3. Face masks: what the data say
- When her Danish colleagues first suggested distributing protective cloth face masks to people in Guinea-Bissau to stem the spread of the coronavirus, Christine Benn wasn’t so sure.
- “I said, ‘Yeah, that might be good, but there’s limited data on whether face masks are actually effective,’” says Benn, a global-health researcher at the University of Southern Denmark in Copenhagen, who for decades has co-led public-health campaigns in the West African country, one of the world’s poorest.
- That was in March. But by July, Benn and her team had worked out how to possibly provide some needed data on masks, and hopefully help people in Guinea-Bissau. They distributed thousands of locally produced cloth face coverings to people as part of a randomized controlled trial that might be the world’s largest test of masks’ effectiveness against the spread of C19.
- Face masks are the ubiquitous symbol of a pandemic that has sickened 35 million people and killed more than 1 million. In hospitals and other health-care facilities, the use of medical-grade masks clearly cuts down transmission of the SARS-CoV-2 virus. But for the variety of masks in use by the public, the data are messy, disparate and often hastily assembled. Add to that a divisive political discourse that included a US president disparaging their use, just days before being diagnosed with C19 himself. “People looking at the evidence are understanding it differently,” says Baruch Fischhoff, a psychologist at Carnegie Mellon University in Pittsburgh, Pennsylvania, who specializes in public policy. “It’s legitimately confusing.”
- To be clear, the science supports using masks, with recent studies suggesting that they could save lives in different ways: research shows that they cut down the chances of both transmitting and catching the coronavirus, and some studies hint that masks might reduce the severity of infection if people do contract the disease.
- But being more definitive about how well they work or when to use them gets complicated. There are many types of mask, worn in a variety of environments. There are questions about people’s willingness to wear them, or wear them properly. Even the question of what kinds of study would provide definitive proof that they work is hard to answer.
- “How good does the evidence need to be?” asks Fischhoff. “It’s a vital question.”
Beyond gold standards
- At the beginning of the pandemic, medical experts lacked good evidence on how SARS-CoV-2 spreads, and they didn’t know enough to make strong public-health recommendations about masks.
- The standard mask for use in health-care settings is the N95 respirator, which is designed to protect the wearer by filtering out 95% of airborne particles that measure 0.3 micrometres (µm) and larger. As the pandemic ramped up, these respirators quickly fell into short supply. That raised the now contentious question: should members of the public bother wearing basic surgical masks or cloth masks? If so, under what conditions? “Those are the things we normally [sort out] in clinical trials,” says Kate Grabowski, an infectious-disease epidemiologist at Johns Hopkins School of Medicine in Baltimore, Maryland. “But we just didn’t have time for that.”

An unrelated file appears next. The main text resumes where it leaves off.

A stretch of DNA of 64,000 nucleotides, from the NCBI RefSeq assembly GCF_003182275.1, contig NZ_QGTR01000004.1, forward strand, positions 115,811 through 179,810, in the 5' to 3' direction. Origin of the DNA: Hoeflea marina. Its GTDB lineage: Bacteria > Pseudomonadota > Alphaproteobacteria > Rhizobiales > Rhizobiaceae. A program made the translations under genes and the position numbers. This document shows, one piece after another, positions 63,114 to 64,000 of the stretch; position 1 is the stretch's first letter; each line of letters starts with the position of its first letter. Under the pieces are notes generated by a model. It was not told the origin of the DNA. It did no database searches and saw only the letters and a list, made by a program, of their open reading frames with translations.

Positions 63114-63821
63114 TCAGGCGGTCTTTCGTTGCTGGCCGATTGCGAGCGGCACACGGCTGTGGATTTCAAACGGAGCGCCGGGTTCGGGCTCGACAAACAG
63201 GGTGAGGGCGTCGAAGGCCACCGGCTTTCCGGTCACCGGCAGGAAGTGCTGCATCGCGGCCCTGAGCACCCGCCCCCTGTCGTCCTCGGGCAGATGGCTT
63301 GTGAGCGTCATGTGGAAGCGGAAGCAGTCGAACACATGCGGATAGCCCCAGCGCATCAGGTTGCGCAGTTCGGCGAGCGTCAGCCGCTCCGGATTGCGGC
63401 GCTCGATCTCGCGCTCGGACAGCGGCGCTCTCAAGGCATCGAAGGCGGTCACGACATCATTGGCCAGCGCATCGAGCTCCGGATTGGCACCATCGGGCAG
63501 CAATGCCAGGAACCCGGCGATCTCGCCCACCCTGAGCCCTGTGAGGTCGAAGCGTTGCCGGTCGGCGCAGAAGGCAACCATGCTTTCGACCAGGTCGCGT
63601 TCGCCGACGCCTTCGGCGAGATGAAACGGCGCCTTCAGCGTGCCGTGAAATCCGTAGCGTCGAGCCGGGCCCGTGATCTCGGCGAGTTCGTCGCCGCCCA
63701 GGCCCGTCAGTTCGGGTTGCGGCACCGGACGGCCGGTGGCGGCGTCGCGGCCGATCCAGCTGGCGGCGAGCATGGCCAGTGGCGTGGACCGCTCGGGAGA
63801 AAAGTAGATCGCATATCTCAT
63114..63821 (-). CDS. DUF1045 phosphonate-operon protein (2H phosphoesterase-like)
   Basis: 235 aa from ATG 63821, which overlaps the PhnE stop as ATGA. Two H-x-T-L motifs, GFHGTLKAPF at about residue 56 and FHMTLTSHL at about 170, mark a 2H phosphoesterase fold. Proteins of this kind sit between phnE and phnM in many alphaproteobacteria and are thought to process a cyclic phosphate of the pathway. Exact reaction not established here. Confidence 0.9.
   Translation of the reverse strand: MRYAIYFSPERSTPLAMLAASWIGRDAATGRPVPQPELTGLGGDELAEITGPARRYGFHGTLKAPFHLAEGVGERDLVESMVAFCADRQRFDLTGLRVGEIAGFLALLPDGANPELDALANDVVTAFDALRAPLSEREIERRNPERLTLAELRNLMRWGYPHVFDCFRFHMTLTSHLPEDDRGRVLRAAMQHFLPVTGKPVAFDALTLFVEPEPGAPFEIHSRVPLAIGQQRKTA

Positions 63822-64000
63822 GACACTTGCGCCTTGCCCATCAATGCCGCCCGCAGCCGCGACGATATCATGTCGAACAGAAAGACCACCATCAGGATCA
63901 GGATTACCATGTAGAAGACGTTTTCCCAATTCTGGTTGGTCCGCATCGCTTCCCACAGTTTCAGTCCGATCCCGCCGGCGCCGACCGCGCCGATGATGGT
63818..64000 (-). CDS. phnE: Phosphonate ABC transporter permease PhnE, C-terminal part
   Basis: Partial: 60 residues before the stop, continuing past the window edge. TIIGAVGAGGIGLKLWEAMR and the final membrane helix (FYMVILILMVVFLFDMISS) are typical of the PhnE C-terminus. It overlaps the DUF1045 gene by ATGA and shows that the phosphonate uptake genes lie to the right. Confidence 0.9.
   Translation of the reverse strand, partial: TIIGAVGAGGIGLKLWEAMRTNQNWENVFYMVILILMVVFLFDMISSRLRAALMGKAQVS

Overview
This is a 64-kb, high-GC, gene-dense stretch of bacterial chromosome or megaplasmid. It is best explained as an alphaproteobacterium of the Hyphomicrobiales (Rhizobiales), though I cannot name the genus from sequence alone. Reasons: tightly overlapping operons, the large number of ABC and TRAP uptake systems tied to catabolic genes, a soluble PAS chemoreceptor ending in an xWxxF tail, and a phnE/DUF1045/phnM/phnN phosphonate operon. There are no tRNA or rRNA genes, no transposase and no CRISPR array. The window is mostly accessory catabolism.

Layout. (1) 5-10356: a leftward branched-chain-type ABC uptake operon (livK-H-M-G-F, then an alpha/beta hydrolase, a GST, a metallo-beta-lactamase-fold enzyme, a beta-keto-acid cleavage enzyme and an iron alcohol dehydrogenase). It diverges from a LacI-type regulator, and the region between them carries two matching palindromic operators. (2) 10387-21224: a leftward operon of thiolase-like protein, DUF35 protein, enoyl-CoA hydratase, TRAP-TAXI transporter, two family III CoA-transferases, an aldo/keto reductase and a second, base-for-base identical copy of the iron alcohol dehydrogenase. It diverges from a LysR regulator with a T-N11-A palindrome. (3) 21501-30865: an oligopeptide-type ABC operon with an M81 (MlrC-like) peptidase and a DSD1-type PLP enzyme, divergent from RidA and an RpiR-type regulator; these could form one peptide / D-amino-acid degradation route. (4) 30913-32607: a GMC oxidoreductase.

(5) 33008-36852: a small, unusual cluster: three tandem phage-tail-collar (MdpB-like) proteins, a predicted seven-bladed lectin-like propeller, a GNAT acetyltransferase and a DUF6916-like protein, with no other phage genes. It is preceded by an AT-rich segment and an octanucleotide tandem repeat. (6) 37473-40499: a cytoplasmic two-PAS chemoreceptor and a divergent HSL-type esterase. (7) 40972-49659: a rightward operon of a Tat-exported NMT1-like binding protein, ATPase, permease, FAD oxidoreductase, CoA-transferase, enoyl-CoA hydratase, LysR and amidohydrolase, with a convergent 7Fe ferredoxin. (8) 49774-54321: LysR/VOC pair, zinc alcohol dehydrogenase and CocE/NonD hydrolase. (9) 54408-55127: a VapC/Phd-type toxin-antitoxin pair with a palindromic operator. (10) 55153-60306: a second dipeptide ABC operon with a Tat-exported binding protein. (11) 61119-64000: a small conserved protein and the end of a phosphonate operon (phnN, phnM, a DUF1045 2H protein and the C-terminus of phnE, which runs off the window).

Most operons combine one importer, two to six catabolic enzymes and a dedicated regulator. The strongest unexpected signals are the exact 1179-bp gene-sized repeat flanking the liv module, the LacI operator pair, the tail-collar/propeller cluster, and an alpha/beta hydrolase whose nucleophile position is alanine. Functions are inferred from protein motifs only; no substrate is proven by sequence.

- So, scientists have relied on observational and laboratory studies. There is also indirect evidence from other infectious diseases. “If you look at any one paper — it’s not a slam dunk. But, taken all together, I’m convinced that they are working,” says Grabowski.
- Confidence in masks grew in June with news about two hair stylists in Missouri who tested positive for C191. Both wore a double-layered cotton face covering or surgical mask while working. And although they passed on the infection to members of their households, their clients seem to have been spared (more than half reportedly declined free tests). Other hints of effectiveness emerged from mass gatherings. At Black Lives Matter protests in US cities, most attendees wore masks. The events did not seem to trigger spikes in infections2, yet the virus ran rampant in late June at a Georgia summer camp, where children who attended were not required to wear face coverings3. Caveats abound: the protests were outdoors, which poses a lower risk of C19 spread, whereas the campers shared cabins at night, for example. And because many non-protesters stayed in their homes during the gatherings, that might have reduced virus transmission in the community. Nevertheless, the anecdotal evidence “builds up the picture”, says Theo Vos, a health-policy researcher at the University of Washington in Seattle.
- More-rigorous analyses added direct evidence. A preprint study4 posted in early August (and not yet peer reviewed), found that weekly increases in per-capita mortality were four times lower in places where masks were the norm or recommended by the government, compared with other regions. Researchers looked at 200 countries, including Mongolia, which adopted mask use in January and, as of May, had recorded no deaths related to C19. Another study5 looked at the effects of US state-government mandates for mask use in April and May. Researchers estimated that those reduced the growth of C19 cases by up to 2 percentage points per day. They cautiously suggest that mandates might have averted as many as 450,000 cases, after controlling for other mitigation measures, such as physical distancing.